2012 Coastguardsman of the Year
Ensign Stacy SmithSingle. Played soccer all four years of college at Appalachian State University.
Ensign Stacy Smith loved living in Ketchikan, Alaska, and experiencing a place so different from her hometown of Atlanta. While serving there as a fireman at a search-and-rescue station, the then-enlisted Coast Guardsman said she became part of the community through volunteering, both at a local soup kitchen and with a high school girls soccer team.
When Smith left Ketchikan in January to attend Officer Candidate School, her mark on the community and the unit remained. Others at the station continue to volunteer in the community, according to the station’s executive officer, Boatswain’s Mate 1st Class Josh Bartlett.
“She certainly inspired others to [volunteer]. It’s still ongoing,” Bartlett said. “The people she introduced to it are still doing it and introducing it to others.” For her commitment to the community and above-and-beyond performance on the job, Smith is the 2012 Navy Times Coast Guardsman of the Year. Today, she is stationed in Miami on the fast response cutter Bernard C. Webber, which is patrolling Caribbean waters for drugs and illegal migrants.
Smith, who reported to Webber in May after finishing OCS, hasn’t had a chance to get involved in her new Florida community. However, once she falls into a normal schedule, she said she plans to find ways to volunteer — and get the crew involved, too. She has already begun to mentor other crew members on her new ship, said Lt. Cmdr. Herb Eggert, Webber’s commanding officer.
“I know she’s taken one of our nonrates under her wing to talk to her about how to apply for OCS and what the process is like,” Eggert said. “So while she hasn’t had the opportunity so much to help in the community, she definitely still has that altruistic personality where she’s helping the crew.”
Smith, who has been in the Coast Guard for three years, knew she wanted to be an officer when she joined. But serving as an enlisted Coast Guardsman first, she said, has given her a viewpoint that most officers don’t get. “When you’re a nonrate, you’re just told, ‘This is what you need to do,’ and you’re like, ‘All right,’ and you go do it,” she said, referring to those junior enlisted Coast Guardsmen who do not yet have an assigned job. “Now, it’s more that I’m developing what needs to get done and making sure it’s getting done.”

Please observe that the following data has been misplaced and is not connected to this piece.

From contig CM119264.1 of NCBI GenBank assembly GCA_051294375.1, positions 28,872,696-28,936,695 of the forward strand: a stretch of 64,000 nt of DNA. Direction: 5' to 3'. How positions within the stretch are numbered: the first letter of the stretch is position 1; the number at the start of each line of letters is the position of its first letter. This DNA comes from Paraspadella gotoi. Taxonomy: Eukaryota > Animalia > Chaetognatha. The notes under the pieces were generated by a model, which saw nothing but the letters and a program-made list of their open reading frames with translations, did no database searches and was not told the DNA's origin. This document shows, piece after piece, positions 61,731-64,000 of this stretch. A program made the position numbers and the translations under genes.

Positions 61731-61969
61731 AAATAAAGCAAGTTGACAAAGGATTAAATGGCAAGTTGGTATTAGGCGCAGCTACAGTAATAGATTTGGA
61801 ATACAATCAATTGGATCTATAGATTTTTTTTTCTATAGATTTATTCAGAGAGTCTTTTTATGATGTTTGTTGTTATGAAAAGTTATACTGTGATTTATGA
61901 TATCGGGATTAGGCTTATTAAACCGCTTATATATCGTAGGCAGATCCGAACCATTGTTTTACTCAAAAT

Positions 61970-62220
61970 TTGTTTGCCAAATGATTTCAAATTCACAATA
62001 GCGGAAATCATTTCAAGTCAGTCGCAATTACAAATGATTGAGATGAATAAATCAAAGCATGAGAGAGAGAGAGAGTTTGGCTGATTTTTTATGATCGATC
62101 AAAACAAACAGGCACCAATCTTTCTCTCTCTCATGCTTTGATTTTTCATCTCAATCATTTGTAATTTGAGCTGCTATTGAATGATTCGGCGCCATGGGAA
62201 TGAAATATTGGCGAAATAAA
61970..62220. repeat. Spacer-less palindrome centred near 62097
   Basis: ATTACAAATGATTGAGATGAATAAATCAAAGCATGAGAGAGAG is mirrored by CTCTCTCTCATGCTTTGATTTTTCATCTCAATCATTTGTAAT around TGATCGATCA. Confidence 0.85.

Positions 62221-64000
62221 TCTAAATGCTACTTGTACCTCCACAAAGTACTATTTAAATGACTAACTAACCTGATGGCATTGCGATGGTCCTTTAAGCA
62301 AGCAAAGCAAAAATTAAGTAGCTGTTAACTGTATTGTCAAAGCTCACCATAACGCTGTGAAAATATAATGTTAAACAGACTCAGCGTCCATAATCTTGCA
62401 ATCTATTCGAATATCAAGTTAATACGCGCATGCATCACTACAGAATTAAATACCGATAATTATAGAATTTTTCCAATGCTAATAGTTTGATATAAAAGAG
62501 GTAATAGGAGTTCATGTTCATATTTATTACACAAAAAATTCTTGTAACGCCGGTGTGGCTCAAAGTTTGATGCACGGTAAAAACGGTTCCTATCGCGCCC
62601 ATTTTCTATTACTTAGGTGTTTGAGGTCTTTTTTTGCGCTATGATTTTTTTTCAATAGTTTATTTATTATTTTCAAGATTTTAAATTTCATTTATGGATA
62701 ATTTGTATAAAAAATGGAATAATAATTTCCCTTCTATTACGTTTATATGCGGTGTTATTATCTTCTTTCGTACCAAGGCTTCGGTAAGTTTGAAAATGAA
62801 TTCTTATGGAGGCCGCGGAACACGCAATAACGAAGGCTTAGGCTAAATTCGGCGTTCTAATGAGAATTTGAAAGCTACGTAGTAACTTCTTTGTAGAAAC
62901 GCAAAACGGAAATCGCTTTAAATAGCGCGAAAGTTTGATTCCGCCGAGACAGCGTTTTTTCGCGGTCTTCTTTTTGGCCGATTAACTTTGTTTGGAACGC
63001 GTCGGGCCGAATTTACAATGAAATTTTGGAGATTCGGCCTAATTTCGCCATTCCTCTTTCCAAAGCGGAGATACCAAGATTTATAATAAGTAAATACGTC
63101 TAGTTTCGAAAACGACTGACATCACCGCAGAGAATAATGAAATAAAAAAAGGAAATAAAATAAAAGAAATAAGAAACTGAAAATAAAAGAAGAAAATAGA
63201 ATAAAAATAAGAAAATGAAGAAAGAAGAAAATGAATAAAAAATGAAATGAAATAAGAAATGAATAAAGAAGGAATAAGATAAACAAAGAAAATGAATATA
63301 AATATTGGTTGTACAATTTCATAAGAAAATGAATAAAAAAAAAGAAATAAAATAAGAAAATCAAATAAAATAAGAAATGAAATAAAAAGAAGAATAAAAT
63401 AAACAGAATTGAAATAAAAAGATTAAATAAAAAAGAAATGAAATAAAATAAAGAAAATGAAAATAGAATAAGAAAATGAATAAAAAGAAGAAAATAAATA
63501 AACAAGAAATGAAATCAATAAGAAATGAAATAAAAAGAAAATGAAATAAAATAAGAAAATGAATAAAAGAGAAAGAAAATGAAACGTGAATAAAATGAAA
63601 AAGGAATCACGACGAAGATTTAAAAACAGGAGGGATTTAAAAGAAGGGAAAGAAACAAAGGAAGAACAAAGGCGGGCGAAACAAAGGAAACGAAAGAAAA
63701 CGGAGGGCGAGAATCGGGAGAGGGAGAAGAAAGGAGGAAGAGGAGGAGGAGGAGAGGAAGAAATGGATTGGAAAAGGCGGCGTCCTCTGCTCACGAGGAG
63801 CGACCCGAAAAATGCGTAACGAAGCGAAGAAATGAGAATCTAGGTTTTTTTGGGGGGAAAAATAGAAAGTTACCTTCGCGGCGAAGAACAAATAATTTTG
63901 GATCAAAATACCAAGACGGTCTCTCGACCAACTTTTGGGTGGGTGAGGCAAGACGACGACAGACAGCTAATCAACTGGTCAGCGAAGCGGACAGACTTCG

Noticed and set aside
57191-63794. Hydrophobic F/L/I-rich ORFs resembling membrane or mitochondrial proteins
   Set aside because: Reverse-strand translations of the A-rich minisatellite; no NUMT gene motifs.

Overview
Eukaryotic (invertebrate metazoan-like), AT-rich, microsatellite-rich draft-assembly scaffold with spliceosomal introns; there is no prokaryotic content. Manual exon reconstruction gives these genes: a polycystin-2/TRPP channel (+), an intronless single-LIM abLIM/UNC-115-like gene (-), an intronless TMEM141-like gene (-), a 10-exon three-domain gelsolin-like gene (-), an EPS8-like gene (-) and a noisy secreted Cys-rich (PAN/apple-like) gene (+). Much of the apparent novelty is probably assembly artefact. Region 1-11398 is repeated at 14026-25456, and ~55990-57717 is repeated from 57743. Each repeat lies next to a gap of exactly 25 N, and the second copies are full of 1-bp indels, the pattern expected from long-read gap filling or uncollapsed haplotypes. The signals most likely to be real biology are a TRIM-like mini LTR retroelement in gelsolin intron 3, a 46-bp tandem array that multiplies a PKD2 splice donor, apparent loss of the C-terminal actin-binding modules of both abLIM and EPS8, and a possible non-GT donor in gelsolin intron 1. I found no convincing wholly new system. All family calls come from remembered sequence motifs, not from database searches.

Though she has only been stationed on Webber for about a month, Eggert said he’s been “very impressed.”
“She’s been very serious about getting her initial qualifications done and she’s started to take on some leadership roles,” like working toward becoming the first lieutenant in charge of the deck department, he said.
Smith has also taken over the role of training officer. Her first project in this role is prepping for the ship’s “ready for operations inspection” at the end of July to ensure everything on the ship is in working order. The Webber is the first-in-class FRC, a class that will replace the outdated 110-foot Island-class patrol boats. Because Smith and the crew are on a new ship, learning presents its own challenges. “There’s just no basis yet because it hasn’t been done, so we’re, as a crew, working through that and getting ready,” she said. “It’s exciting to be a part of.” Though Smith’s Miami crew hasn’t known her for long, Eggert said he can already see why she’s the 2012 winner.
“It’s not a surprise to me ... the way she’s come on board,” he said. “It’s been an impressive first month or so.”
Smith said she still has plans to find another soccer team to coach. In Ketchikan, coaching was one of her most memorable activities.
“You could tell that they appreciated me being there and they’d come and ask me questions about college and playing soccer, about being a student-athlete or being in the military,” Smith said. “Hopefully I was able to motivate and influence them a little bit. But I think that was definitely the most rewarding for me, getting to spend time with them and learn from them.”